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FTSE dragged lower
It is the quiet before the storm today as the FTSE has drifted lower dragged by a lacklustre mining sector and nervous jitters about tomorrow’s inflation figures. It's been a weekend where both of the major political parties have done their fair share of grandstanding on top of their respective soap boxes and the election outcome is still as clear as mud (a commodity likely to be slung about sooner or later).
Regardless of the strong boost that David Cameron has received from today’s latest ICM poll, IG’s general election binary on who will be next prime minister still has Ed Miliband and David Cameron neck and neck.
Institutional analysts are back to rating Aviva following the acquisition of Friends Life, and are wholeheartedly behind the company sending it to the top of the FTSE movers list.
Falkland Oil & Gas on the other hand has cancelled plans for a second well to be drilled in the South and East Falkland Basin.
Slow start for US reporting season
US equity indices are playing catch up with their European counterparties today even though the corporate and economic calendars are so quiet. The second week of the US reporting season always gets off to a slow start and the diary for today is a little thin on the ground. That however changes tomorrow as we start to get some of the big hitters posting first-quarter figures.
Markets will be paying particularly close attention to the US banks JP Morgan and Wells Fargo as they kick start the financials, while Johnson & Johnson, along with Intel, will ensure it’s not just US bankers under the spotlight.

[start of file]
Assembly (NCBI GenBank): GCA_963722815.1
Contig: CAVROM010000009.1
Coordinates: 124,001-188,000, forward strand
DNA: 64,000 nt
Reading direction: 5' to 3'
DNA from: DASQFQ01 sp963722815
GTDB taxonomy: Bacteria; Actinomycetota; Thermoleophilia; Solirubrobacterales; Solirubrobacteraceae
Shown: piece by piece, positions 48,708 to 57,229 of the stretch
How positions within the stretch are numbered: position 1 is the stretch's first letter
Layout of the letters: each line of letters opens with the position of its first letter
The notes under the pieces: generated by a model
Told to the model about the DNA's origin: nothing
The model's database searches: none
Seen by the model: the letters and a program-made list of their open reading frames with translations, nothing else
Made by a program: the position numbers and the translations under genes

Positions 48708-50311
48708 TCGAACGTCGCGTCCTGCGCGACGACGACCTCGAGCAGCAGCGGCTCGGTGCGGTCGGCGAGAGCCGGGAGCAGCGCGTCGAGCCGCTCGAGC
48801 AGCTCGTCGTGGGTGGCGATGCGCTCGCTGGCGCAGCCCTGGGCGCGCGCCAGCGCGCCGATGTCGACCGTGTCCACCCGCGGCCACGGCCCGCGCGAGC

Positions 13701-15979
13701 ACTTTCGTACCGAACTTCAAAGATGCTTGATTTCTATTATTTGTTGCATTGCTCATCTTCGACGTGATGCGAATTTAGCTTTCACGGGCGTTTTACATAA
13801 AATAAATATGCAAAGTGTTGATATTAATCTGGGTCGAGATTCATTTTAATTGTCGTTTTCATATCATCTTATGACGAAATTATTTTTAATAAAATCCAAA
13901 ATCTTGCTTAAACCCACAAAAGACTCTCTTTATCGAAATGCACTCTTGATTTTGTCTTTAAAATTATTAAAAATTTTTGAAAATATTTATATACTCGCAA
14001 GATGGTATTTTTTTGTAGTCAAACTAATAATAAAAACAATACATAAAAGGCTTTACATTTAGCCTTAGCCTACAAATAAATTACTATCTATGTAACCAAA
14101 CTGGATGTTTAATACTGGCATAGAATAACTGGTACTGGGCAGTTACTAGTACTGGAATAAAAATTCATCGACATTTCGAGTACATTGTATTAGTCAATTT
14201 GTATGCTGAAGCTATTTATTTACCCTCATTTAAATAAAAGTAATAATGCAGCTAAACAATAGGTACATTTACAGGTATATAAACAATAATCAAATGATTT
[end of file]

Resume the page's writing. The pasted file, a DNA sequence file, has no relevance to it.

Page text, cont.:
Negativity from commodity traders
This morning’s overnight Chinese trade balance figures have once again seen scepticism increase with commodity traders struggling to believe that the better days are just around the corner. Chinese government promises that multi-trillion US dollar infrastructure spending programmes were coming have yet to materialise and their absence has seen a shortfall of bullish enthusiasm.
EUR/USD selloff continues
Regardless of the fact that there is limited movement in equity markets and an almost non-existent diary of economic data today currency markets have decided that a continuation of EUR/USD selloff is warranted.
With the dollar strong against almost every other major currency it is slightly baffling that the selloff in GBP/USD has not garnered a little more weight from an enthusiastic momentum trading community. Ably demonstrated from the conflicting polls this weekend, a lack of clarity and therefore looming uncertainty should be coming the way of the UK soon.